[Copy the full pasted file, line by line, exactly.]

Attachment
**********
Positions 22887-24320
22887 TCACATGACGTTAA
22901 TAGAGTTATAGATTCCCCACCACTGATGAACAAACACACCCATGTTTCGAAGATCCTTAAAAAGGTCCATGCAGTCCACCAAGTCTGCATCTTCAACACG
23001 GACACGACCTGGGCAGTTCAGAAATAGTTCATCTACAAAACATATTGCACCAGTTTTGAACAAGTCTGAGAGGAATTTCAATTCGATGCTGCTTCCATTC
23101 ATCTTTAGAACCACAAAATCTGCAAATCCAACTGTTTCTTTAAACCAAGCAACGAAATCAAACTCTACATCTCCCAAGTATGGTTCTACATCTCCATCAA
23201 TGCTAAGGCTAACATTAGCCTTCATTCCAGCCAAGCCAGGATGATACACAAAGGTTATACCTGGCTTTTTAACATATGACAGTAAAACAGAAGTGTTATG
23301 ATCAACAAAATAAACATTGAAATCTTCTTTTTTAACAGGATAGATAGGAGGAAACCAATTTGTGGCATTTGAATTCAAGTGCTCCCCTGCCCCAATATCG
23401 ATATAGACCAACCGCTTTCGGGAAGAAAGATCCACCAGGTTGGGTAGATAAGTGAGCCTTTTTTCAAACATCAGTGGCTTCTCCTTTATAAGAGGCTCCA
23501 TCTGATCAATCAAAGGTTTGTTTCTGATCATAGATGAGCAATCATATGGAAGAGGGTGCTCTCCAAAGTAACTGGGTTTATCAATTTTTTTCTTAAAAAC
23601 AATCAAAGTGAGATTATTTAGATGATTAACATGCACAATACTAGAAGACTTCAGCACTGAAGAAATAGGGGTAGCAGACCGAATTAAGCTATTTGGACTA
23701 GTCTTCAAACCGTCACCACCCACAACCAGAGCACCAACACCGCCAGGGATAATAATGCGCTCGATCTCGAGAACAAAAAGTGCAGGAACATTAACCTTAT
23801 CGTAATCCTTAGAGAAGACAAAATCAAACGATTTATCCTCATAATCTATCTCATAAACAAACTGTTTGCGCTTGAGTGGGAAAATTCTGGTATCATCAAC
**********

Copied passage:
Positions 22887-24320
22887 TCACATGACGTTAA
22901 TAGAGTTATAGATTCCCCACCACTGATGAACAAACACACCCATGTTTCGAAGATCCTTAAAAAGGTCCATGCAGTCCACCAAGTCTGCATCTTCAACACG
23001 GACACGACCTGGGCAGTTCAGAAATAGTTCATCTACAAAACATATTGCACCAGTTTTGAACAAGTCTGAGAGGAATTTCAATTCGATGCTGCTTCCATTC
23101 ATCTTTAGAACCACAAAATCTGCAAATCCAACTGTTTCTTTAAACCAAGCAACGAAATCAAACTCTACATCTCCCAAGTATGGTTCTACATCTCCATCAA
23201 TGCTAAGGCTAACATTAGCCTTCATTCCAGCCAAGCCAGGATGATACACAAAGGTTATACCTGGCTTTTTAACATATGACAGTAAAACAGAAGTGTTATG
23301 ATCAACAAAATAAACATTGAAATCTTCTTTTTTAACAGGATAGATAGGAGGAAACCAATTTGTGGCATTTGAATTCAAGTGCTCCCCTGCCCCAATATCG
23401 ATATAGACCAACCGCTTTCGGGAAGAAAGATCCACCAGGTTGGGTAGATAAGTGAGCCTTTTTTCAAACATCAGTGGCTTCTCCTTTATAAGAGGCTCCA
23501 TCTGATCAATCAAAGGTTTGTTTCTGATCATAGATGAGCAATCATATGGAAGAGGGTGCTCTCCAAAGTAACTGGGTTTATCAATTTTTTTCTTAAAAAC
23601 AATCAAAGTGAGATTATTTAGATGATTAACATGCACAATACTAGAAGACTTCAGCACTGAAGAAATAGGGGTAGCAGACCGAATTAAGCTATTTGGACTA
23701 GTCTTCAAACCGTCACCACCCACAACCAGAGCACCAACACCGCCAGGGATAATAATGCGCTCGATCTCGAGAACAAAAAGTGCAGGAACATTAACCTTAT
23801 CGTAATCCTTAGAGAAGACAAAATCAAACGATTTATCCTCATAATCTATCTCATAAACAAACTGTTTGCGCTTGAGTGGGAAAATTCTGGTATCATCAAC